To assess the availability and use of Washington State's CHILD (Children's Health, Immunization, Linkages, and Development) Profile and other computerized immunization tracking systems, to determine physicians' attitudes about these systems, and to identify factors associated with using them.
Randomized, population-based, cross-sectional survey.
Washington family physician and pediatrician specialty organization members providing childhood immunizations in 1998 (N = 2472).
Main Outcome Measure
Reported CHILD Profile and other computerized systems use.
The adjusted response rate was 75% (n = 1331). Overall, 37.7% of respondents had heard of CHILD Profile, 6.3% used it, and 24.9% used other systems. Groups significantly more likely not to use computerized systems than referent pediatricians in areas fully implementing CHILD Profile were family physicians (adjusted odds ratio [aOR], 2.4; 95% confidence interval [CI], 1.4-4.0), private physicians (aOR, 8.0; 95% CI, 3.2-20.1), physicians taking fewest opportunities to immunize (aOR, 2.3; 95% CI, 1.4-3.7), and physicians practicing in local health jurisdiction areas with CHILD Profile marketing activity (aOR, 2.1; 95% CI, 1.2-3.9) or in those areas with little or no registry activity (aOR, 2.6; 95% CI, 1.6-4.4). Those with systems agreed that they save time (71.0%), make status checks easier (87.1%), and increase immunization coverage (88.6%). Those without systems agreed that they help practices (90.3%) and increase efficiency (76.5%), but fewer agreed that they reduce costs (30.2%).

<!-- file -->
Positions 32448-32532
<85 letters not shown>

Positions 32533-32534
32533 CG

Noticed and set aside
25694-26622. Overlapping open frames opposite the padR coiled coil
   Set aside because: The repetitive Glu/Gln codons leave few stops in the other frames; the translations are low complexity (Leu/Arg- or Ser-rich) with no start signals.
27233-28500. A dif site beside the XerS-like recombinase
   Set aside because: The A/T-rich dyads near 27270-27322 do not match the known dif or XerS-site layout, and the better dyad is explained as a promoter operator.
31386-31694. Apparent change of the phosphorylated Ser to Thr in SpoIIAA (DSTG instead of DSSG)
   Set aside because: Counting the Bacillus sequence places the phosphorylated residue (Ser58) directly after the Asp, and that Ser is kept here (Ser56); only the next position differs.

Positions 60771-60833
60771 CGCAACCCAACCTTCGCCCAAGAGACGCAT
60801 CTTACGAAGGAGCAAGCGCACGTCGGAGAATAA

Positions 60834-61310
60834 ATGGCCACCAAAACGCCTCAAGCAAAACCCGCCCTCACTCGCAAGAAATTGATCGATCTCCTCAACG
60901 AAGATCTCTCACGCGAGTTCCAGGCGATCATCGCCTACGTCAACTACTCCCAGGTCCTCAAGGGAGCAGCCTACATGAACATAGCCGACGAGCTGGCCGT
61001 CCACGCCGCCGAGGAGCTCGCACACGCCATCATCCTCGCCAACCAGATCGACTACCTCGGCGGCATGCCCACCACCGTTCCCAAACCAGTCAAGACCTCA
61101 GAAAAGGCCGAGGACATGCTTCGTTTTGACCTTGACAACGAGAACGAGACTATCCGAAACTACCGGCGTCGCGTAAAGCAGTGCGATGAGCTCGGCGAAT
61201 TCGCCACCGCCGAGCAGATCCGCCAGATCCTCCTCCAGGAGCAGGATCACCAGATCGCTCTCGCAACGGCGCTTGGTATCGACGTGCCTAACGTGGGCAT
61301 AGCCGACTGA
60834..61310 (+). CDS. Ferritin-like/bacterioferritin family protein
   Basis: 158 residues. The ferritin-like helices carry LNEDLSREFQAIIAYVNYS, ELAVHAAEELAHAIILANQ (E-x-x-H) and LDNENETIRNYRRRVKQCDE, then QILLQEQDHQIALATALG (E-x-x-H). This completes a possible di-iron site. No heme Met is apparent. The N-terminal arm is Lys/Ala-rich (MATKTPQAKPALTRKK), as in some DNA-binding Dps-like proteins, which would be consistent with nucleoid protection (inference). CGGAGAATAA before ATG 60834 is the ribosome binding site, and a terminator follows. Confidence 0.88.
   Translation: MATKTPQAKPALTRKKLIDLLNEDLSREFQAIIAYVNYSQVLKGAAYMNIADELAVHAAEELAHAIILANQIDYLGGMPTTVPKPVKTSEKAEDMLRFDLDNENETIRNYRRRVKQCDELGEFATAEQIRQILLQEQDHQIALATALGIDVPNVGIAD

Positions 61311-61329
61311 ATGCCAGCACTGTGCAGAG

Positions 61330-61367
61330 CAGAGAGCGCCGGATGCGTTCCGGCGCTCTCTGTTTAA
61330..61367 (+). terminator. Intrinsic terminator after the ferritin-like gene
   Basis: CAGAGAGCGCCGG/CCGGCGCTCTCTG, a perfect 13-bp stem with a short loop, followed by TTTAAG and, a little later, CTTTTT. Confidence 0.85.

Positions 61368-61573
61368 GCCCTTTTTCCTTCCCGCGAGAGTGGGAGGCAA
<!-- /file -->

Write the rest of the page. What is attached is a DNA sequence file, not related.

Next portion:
Although most physicians agreed that computerized systems are useful, few had them or used them. Provider-based systems can improve immunization coverage, but the feasibility and effectiveness of communitywide and statewide systems remain unexplored. Because these systems depend on participation, more understanding is needed to help organizations implement them. Interventions to increase availability and use should address provider and health organization needs.